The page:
Heskey strike makes Liverpool's day onwards and upwards

Second-half surge keeps Anfield run intact as Everton fail to capitalise on Gascoigne's promptings
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The Independent Online

On a dark, dank Anfield afternoon, when the Kopite call to walk on through the wind and the rain carried a literal resonance, Liverpool swept to a pulsating victory over Everton in Merseyside's 163rd League derby yesterday and regained third place in the Premiership in the process.

On a dark, dank Anfield afternoon, when the Kopite call to walk on through the wind and the rain carried a literal resonance, Liverpool swept to a pulsating victory over Everton in Merseyside's 163rd League derby yesterday and regained third place in the Premiership in the process.

Liverpool ultimately deserved their 58th success in the 106-year series - and only their second in 13 attempts over the past six and a half years - after producing an irresistible second-half performance. Yet they could have counted themselves fortunate not to have come in at half-time trailing 3-1 to an Everton side initially inspired by Paul Gascoigne.

At that stage the sides stood level at 1-1, Nick Barmby's early goal for Liverpool against the club he forsook so controversially during the summer having been swiftly nullified by Everton's 200th derby goal, scored by Kevin Campbell.

However, as Gascoigne faded, so did Walter Smith's team, and a thrillingly struck goal by Emile Heskey, the £11m striker's sixth in four matches, restored the smile on Gérard Houllier's face shortly after the interval.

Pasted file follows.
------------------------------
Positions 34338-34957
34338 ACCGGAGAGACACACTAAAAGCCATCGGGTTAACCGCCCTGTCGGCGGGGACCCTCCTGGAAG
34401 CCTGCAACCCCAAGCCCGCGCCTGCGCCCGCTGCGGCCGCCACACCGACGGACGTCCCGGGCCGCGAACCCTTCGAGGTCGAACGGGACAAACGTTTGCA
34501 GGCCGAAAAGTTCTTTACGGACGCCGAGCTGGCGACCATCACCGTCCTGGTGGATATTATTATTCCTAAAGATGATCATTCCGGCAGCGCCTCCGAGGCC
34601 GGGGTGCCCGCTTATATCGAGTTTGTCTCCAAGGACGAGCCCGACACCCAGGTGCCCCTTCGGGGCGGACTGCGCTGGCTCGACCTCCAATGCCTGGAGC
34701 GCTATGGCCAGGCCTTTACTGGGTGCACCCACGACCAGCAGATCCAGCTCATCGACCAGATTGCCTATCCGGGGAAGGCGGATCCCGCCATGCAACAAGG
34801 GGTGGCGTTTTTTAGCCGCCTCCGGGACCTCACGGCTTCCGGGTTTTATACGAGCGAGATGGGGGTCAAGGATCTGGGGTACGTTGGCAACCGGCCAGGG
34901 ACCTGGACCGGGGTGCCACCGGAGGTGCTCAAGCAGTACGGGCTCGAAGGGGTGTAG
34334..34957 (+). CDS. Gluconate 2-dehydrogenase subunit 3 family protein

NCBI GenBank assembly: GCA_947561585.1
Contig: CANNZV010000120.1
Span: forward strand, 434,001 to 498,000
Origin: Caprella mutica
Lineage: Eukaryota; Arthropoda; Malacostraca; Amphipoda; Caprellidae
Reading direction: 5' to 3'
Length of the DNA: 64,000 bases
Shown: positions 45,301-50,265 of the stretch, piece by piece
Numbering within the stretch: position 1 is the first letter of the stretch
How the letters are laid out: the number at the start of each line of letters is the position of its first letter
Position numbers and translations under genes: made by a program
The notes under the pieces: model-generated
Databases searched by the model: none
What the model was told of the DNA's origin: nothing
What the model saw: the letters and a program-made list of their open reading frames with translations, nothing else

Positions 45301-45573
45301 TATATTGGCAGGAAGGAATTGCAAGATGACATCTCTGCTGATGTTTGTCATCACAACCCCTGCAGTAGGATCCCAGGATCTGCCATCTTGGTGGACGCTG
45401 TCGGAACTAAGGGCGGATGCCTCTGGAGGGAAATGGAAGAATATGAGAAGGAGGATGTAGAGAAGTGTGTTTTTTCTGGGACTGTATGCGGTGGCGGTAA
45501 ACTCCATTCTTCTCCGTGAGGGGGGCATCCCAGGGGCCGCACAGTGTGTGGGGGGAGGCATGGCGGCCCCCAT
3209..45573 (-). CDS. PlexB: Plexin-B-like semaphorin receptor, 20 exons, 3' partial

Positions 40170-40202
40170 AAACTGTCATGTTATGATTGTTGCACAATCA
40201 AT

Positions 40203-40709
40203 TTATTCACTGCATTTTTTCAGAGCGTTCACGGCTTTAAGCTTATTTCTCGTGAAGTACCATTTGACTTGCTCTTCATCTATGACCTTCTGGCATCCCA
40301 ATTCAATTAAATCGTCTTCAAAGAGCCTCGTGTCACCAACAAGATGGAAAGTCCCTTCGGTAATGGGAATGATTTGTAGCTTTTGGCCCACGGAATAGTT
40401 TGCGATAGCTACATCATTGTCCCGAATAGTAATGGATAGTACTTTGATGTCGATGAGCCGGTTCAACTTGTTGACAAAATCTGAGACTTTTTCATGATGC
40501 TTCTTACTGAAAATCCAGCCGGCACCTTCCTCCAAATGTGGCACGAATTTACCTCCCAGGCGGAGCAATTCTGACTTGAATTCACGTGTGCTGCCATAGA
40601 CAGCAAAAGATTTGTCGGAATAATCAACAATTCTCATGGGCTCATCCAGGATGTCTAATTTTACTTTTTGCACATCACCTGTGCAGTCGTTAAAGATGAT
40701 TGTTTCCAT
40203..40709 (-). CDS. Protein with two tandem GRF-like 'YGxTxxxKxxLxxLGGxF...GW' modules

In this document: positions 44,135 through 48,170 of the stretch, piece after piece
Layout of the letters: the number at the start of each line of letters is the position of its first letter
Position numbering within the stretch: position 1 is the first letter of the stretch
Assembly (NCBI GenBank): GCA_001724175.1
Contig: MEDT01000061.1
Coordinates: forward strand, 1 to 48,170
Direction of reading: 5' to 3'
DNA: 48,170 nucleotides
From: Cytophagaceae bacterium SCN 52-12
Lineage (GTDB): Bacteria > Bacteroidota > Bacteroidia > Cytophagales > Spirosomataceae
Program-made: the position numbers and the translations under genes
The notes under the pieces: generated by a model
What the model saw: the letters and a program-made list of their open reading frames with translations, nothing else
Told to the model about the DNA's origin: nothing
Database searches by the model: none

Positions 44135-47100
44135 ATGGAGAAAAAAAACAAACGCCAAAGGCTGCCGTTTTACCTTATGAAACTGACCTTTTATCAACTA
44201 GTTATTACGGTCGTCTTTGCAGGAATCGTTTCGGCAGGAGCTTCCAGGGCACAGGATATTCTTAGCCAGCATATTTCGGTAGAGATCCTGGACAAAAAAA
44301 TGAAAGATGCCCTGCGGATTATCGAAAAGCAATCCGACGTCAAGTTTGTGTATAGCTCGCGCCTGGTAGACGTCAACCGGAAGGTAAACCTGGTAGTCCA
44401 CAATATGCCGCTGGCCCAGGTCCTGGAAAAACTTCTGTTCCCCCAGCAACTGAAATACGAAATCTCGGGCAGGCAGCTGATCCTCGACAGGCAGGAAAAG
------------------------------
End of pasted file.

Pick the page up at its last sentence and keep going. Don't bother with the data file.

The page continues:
Everton's woes worsened when Thomas Gravesen, an outstanding ally to Gascoigne in the opening stages, was sent off for a professional foul on Vladmir Smicer with 13 minutes remaining. The ensuing penalty by Patrik Berger matched Heskey's goal in its ferocity.

Such a convincing margin had not seemed plausible as Everton, cajoled by the new, slimline Gascoigne, settled more quickly. They should have gone ahead in only the fifth minute when Gravesen's deftly flicked pass left Mark Pembridge with only Sander Westerveld to beat. The prospect seemed to faze the Welshman, who sent his shot wide.

Pembridge's fortunes lurched from bad to worse. His lunging foul on Barmby may have satisfied those among the Everton support who regard the England midfielder as a "Judas" figure, but it incurred a heavy penalty.

Not only was Pembridge cautioned but the resultant free-kick led to Liverpool going ahead. The ball was worked across the pitch to Christian Ziege, who fed it into a congested 18-yard area whereupon it was deflected off Abel Xavier. Barmby, arriving unmarked beyond the far post, combined power and placement in heading his first Premiership goal for Liverpool.

His celebrations were as exaggerated as any in this fixture since Andy King famously struck to end a run of Liverpool victories two decades ago. But the home supporters' gloating - which had increased in volume when Pembridge hooked an excellent chance wide 60 seconds after Barmby's sweet vindication - stuck in their throats as Everton drew level.